Exercising phenomenal stupidity, but marginally better fiscal acuity, Team Sexy Times sagely decide that this ghost town will be the ideal impromptu location for their pornographic extravaganza and wasting no time they run over a rock (a rock not The Rock) suitably ensuring their crappy van is going nowhere fast and get right down to amateur porn hour in the ghost town bar.

Amateur porn hour goes badly to say the least, again, I’m sadly not a producer of porn, but if I was I’m fairly certain I’d have utilised my given space and time in a better manner than a bit of girl on girl writhing, I’d have also probably suggested that, given her semi-conscious state, Daisy probably isn’t best placed for anything requiring coordination like climbing atop a ghost town bar, or walking and I definitely wouldn’t have allowed the arse with the badly constructed beard to join in the action. Fortunately for everyone this erotic interlude is short lived as poor scrawny, semi-conscious Daisy comes over all queasy and makes a run for freedom. To her credit she manages to run a fair old way before she finally succumbs to some violent vomiting, less to her credit she then proceeds to stumble about bare foot in some wasteland littered with broken glass, but ultimately this is really the least of her worries as, before she has time to worry about tetanus, El Mascarado proves himself less of an urban legend and more of a crazy man in tights and swiftly puts her out of her misery, and rips off her face.

From here on in it’s fairly easy to predict the course of events; El Mascarado, still governed by the rules of wrestling for which he was created, continues to systematically engage ‘opponents’ in combat and once triumphant doles out the ultimate wrestling humiliation; the ritual removal of the mask, or face, he not really fussed on this score. As our wrestling madman methodically limits the potential of any decent porn being made there that day, chubby guy, Steve, commits cinematic suicide by working out that El Mascarado can be defeated by using the rules of wrestling to their own advantage and then merrily tells everyone this information to ensure that he now serves no tangible purpose and can be freely slaughtered so maybe some more attractive people can live.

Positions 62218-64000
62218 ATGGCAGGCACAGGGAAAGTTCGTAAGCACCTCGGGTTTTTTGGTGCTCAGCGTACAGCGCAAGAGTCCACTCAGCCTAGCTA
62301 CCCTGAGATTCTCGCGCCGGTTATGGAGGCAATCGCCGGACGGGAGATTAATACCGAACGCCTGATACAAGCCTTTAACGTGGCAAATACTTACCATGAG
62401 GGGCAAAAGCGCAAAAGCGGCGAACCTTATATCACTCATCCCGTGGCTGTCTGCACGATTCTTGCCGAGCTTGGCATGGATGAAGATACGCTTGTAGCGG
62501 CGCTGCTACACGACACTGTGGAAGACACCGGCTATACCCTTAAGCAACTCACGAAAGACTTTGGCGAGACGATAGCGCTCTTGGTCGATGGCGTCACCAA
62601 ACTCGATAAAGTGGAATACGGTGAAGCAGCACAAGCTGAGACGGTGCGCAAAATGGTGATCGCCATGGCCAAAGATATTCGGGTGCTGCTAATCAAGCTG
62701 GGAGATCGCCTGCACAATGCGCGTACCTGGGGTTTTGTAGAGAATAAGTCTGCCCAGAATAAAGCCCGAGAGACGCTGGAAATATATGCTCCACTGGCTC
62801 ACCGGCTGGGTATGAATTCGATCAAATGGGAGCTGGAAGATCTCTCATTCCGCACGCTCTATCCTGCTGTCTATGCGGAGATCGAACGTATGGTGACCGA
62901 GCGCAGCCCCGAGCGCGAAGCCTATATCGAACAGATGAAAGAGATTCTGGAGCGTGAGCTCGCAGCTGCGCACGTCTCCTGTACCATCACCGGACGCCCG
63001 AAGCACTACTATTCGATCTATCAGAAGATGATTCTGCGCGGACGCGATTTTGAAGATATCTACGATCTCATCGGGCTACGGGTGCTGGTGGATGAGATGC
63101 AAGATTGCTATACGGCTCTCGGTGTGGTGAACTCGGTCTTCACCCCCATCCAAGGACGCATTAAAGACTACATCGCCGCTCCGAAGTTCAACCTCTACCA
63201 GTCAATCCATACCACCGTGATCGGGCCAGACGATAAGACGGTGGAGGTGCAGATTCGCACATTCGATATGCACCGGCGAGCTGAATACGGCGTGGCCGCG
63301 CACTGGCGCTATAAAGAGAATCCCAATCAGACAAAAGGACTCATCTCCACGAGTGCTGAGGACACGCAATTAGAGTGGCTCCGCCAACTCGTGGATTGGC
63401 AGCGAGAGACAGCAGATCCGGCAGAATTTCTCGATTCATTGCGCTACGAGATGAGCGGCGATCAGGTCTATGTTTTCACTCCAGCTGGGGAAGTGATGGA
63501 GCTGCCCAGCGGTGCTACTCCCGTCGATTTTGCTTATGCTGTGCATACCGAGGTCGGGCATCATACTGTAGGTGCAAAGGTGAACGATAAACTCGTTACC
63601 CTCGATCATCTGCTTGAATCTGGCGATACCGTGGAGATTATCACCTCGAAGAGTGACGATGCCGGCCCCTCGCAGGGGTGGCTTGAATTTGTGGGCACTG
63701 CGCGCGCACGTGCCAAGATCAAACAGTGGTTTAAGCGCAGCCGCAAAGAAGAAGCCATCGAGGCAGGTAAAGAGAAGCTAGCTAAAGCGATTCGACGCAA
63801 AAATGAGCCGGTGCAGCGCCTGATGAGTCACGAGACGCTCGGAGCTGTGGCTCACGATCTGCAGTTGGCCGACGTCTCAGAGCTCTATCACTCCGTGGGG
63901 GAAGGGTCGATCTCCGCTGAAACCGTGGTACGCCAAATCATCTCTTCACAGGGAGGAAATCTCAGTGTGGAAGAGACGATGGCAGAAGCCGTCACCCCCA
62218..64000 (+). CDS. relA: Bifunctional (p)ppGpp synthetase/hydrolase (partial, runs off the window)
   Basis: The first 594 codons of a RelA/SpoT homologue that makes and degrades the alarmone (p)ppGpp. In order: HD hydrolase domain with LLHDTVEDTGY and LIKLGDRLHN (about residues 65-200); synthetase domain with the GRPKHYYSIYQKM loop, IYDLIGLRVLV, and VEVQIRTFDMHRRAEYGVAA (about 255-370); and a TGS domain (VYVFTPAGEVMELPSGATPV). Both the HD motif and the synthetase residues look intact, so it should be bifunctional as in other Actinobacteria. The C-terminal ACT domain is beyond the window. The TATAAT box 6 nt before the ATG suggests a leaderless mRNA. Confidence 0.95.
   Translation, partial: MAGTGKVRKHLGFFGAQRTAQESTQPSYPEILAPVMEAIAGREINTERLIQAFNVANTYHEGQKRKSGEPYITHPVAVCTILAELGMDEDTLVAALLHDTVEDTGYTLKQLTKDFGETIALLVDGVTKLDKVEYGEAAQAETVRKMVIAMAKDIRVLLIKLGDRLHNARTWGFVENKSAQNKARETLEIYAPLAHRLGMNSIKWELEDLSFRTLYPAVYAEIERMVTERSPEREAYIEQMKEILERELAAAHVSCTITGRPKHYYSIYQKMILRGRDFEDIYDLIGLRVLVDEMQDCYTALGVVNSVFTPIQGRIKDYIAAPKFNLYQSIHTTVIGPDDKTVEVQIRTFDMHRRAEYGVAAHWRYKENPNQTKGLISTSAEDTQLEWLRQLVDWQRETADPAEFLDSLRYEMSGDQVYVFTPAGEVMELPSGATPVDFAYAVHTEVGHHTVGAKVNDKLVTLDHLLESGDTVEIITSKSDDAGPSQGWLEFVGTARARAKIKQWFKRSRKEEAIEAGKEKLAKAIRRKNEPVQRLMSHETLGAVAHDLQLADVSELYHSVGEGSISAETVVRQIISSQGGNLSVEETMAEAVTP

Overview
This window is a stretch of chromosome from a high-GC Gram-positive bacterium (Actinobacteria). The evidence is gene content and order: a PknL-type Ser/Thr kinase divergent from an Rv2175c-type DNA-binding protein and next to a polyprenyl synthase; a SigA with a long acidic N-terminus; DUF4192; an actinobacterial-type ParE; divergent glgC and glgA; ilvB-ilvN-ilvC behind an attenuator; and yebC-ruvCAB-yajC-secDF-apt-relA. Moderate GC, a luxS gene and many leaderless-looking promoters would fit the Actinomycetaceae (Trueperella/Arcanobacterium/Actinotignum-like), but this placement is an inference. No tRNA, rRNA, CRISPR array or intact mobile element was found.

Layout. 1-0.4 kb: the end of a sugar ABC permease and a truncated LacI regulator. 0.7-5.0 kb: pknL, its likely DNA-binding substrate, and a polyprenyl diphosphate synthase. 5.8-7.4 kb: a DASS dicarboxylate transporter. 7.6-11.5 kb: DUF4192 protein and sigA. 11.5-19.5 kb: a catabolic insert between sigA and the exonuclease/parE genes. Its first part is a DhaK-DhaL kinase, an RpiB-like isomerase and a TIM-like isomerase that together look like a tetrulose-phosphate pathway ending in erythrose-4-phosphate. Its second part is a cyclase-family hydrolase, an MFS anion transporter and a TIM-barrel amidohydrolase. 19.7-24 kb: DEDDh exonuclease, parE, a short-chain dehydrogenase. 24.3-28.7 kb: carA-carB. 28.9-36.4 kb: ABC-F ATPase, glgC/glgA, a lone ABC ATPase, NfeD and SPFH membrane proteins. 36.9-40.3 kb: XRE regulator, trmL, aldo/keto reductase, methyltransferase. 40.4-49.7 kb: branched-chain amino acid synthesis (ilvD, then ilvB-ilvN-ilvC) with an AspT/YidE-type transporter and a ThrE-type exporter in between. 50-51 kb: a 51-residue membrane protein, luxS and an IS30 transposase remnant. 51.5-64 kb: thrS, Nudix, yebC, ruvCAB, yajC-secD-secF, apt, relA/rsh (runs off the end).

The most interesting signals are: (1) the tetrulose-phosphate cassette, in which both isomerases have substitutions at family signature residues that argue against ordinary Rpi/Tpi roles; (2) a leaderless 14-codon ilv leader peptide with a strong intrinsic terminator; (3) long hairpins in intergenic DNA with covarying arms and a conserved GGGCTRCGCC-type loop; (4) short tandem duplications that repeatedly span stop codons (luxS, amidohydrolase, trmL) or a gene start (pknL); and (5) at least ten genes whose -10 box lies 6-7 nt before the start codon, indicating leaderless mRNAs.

To be perfectly honest, while Wrestlemaniac may not have been quite the best film ever, it was certainly the best film I saw that night, and I actually did enjoy watching it, whether the whiskey and the good company had anything to do with this conclusion is probably best not mentioned. It did give me everything I was expecting; blood, boobies, ample silliness and a little bit of crassness. It was also surprisingly well made, the direction and camerawork was unexpectedly competent and for the most part it looked like a much better, classier movie than it actually was. I am reliably informed that Rey Misterio is a big name in the wrestling world (though apparently not as big as his nephew Rey Misterio Jnr.) and I would imagine that he pretty much conducts proceedings here as he would do in the bona fide wrestling arena. While it’s partially a little difficult to take a man in white tights seriously I’m still reasonably sure that I’m sufficiently scared of him for him to make a decent enough villain, but of course he’s no Giant Haystacks and it would be silly to pretend otherwise. Ultimately I’m glad that I got to see Wrestlemaniac, even if it was only for the happy memories of childhood Saturday afternoons, it does have some good things going for it and frankly, considering, it could have been a lot worse. If you’re easily excitable like me I’d recommend you give this a go, you’ll probably have a bloody good time, if you’re more reserved and discerning then you probably haven’t even made it this far and are mostly likely already reading/watching something much better.


  1. Whiskey and good company are wonderful tools for film enjoyment. Also good is a great meal with company afterwards so everyone can dis and dish on the film.

    Lazarus Lupin
    art and review

  2. Oh my....I haven't even gotten around to watching those awesome shark movies you hipped me to...and now this??? I have friends who are nutty about "wrasslin'", so I absolutely HAVE to see this! What's more, I'm going to FORCE them to watch it as payment for all of the times they've made me sit through the latest brawl with The Rock or Cactus Jack or whoever the big sweaty dude was who was jumping onto the other sweaty dude was. I mean, it has a KILLER LUCHADOR! That is freaking awesome on its own!!!!